AMIENS, France—French bug-breeding firm Ÿnsect has an ambitious goal: to reinvent the food chain. To help make that happen, the firm just raised $224 million in additional investment capital from such backers as Robert Downey Jr.
That money — in combination with $148 million the startup had received earlier — will be used mainly to complete what Ynsect describes as the world’s largest insect farm, whose products can be used to feed animals, plants and yes, humans.
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Insects are nutritious and a viable source of protein that can help solve the planet’s challenges with climate change and overpopulation, studies have found. They provide food while having a neutral carbon emission footprint, Ÿnsect Vice President, Chief Impact Officer and co-founder Jean Gabriel Levon told Zenger News.
Bug farming is already making an impression as an ingredient in animal feed and fertilizer, so much so that Ÿnsect has secured backing from Hollywood A-lister Downey via the investment firm he founded, the FootPrint Coalition.
“That is a huge sum of money. It represents more than what has been raised in the insect industry by everybody else. So it’s really a game-changer in terms of the real weight of the industry,” Levon said.
The fresh funds will go toward completing Ÿnsect’s second and fully automated production facility in Amiens, France, which will raise its production capacity from the current 30 metric tons of insect protein per month to 1,500 metric tons initially, and eventually to as high as 200,000 metric tons. At full production capacity, the company’s two factories will be able to generate an annual revenue of about $1 billion, the company predicts.
With its new, fully automated factory, which is scheduled to open in 2022, Ÿnsect will become the world’s largest producer of mealworm (Tenebrio molitor). The molitor larvae consists of more than 70% protein and is a source of nutrients for a wide array of animals, including fish, poultry, pigs, dogs and cats, the company says. It is also the insect species best suited to being farmed on an industrial scale, with huge potential as an alternative premium protein source due to the nutritional and health benefits it offers to both plants and animals, according to Ÿnsect.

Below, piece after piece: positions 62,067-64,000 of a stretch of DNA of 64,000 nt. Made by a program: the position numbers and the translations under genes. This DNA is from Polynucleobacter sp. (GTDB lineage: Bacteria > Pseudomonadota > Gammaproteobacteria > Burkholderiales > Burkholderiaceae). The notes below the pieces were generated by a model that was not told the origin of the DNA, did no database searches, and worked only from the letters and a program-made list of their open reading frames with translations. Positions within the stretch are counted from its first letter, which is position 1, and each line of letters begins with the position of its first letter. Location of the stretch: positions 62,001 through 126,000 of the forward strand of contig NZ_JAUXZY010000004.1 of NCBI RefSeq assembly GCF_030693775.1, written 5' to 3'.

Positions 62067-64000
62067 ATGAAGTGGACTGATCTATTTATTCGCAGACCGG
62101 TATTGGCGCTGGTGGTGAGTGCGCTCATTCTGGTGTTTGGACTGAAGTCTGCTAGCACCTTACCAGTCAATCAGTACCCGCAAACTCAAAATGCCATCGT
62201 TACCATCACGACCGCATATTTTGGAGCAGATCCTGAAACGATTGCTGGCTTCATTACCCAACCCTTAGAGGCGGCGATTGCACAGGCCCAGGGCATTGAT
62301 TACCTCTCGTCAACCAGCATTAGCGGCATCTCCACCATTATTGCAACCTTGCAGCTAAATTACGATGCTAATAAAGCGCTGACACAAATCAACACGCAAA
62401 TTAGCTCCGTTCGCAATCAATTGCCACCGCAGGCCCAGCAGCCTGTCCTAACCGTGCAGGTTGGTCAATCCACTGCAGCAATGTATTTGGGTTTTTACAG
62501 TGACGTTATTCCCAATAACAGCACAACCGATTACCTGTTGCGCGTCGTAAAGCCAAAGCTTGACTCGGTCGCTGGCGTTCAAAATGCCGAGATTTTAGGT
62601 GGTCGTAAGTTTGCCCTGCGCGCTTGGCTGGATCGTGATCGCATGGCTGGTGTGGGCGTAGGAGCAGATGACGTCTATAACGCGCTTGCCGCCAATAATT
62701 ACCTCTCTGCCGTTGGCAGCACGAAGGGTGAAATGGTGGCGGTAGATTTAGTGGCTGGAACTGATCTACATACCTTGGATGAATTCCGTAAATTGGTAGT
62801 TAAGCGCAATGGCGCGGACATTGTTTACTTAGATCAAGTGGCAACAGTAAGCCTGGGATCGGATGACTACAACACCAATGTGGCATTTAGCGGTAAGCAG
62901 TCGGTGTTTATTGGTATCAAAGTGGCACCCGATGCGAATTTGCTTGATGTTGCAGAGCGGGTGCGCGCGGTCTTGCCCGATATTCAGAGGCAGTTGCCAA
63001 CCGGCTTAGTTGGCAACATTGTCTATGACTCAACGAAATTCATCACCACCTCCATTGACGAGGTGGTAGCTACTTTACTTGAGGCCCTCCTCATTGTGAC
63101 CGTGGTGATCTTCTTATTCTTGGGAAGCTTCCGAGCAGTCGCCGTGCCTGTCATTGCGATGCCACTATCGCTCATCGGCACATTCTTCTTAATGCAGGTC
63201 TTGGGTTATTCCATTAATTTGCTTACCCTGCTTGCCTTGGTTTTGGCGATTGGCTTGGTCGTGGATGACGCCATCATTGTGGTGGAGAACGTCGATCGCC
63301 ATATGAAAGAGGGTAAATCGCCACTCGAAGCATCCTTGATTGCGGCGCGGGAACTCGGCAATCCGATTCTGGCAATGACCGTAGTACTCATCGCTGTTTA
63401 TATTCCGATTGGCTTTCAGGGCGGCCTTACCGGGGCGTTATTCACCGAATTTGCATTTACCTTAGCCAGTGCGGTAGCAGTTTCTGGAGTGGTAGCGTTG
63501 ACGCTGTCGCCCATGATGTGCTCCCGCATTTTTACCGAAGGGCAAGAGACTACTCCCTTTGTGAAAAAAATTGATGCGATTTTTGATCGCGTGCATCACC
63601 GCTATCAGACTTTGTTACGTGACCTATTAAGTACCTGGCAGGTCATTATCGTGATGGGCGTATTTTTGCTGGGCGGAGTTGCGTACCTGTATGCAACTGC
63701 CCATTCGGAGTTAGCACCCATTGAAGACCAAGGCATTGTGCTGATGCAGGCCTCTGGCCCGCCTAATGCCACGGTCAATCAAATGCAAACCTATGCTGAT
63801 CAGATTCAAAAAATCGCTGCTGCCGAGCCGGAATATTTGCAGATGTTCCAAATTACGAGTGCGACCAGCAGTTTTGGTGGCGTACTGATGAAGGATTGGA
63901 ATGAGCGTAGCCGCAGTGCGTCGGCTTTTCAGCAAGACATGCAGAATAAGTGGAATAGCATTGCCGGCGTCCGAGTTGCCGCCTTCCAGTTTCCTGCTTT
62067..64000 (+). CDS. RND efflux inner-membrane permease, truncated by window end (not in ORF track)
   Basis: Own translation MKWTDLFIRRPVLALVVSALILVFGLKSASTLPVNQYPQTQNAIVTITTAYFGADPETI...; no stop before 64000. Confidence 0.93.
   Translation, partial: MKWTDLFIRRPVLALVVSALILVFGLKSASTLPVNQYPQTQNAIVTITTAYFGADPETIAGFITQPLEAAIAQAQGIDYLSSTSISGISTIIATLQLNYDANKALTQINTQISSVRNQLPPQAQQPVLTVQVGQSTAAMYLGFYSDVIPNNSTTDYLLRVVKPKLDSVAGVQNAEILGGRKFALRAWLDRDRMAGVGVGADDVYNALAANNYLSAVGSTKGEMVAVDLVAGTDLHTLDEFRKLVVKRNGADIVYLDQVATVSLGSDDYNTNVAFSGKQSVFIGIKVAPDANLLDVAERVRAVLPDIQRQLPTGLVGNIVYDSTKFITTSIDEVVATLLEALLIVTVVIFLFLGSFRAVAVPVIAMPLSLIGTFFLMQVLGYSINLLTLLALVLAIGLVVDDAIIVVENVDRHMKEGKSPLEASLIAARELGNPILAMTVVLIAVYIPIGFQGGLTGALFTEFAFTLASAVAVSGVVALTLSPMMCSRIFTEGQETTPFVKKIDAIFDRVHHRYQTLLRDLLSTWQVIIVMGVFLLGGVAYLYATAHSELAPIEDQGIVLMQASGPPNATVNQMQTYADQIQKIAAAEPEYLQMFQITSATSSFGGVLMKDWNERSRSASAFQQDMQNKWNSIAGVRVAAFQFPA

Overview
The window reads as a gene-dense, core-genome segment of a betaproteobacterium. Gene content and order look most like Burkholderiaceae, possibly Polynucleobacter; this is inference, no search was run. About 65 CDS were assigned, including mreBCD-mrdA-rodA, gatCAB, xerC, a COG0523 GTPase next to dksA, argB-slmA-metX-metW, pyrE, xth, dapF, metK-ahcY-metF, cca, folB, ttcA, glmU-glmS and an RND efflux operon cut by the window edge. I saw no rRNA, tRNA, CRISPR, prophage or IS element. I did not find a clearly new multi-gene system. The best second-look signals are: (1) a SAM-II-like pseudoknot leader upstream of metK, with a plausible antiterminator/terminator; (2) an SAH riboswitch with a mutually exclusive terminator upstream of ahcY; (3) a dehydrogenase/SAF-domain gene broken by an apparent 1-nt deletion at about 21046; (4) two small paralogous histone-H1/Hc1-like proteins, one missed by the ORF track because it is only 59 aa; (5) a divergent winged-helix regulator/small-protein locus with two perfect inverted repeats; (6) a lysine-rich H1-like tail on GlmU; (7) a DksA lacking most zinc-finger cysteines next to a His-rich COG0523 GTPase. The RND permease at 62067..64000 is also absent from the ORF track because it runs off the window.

“We are building a giant factory that is raising beetles. That’s basically it. We are doing this to feed the world. That’s the reason of being of the company,” said Levon, adding that in the long run its reach may extend beyond the Earth. “We are already thinking about Mars and the Moon, but so far it’s about feeding the world, and when we say feeding the world, we mean everybody: animals, plants, humans.”
The basic goal, he says, is to “put beetles back where they belong in the food chain, which means between vegetals and animals. We are optimizing the availability of protein so that we can eat more of them and tackle ‘peak humanity,’ the 10 billion people that the world population is expected to reach by 2050. Our objective is to be able to add one brick to the big contributions that we all need to make for this food chain to be sustainable.”
“So far, we started with cats and dogs, so, pet food, because at the time, it was the only industry that was allowed. We are now opening up the human market. So far it is still, basically just tolerated, like you can have it for some kind of special exotic experience. You can eat insects at Halloween, for example. It is tolerated in that context, but it’s not ready for the mass market, if you eat it, you eat it at your own risk,” he said.
The company is working to have the rules changed to allow for bug protein to be widely used in the production of human food products. The discussion has been ongoing for years, and Levon hopes it will finally conclude in the near future or months.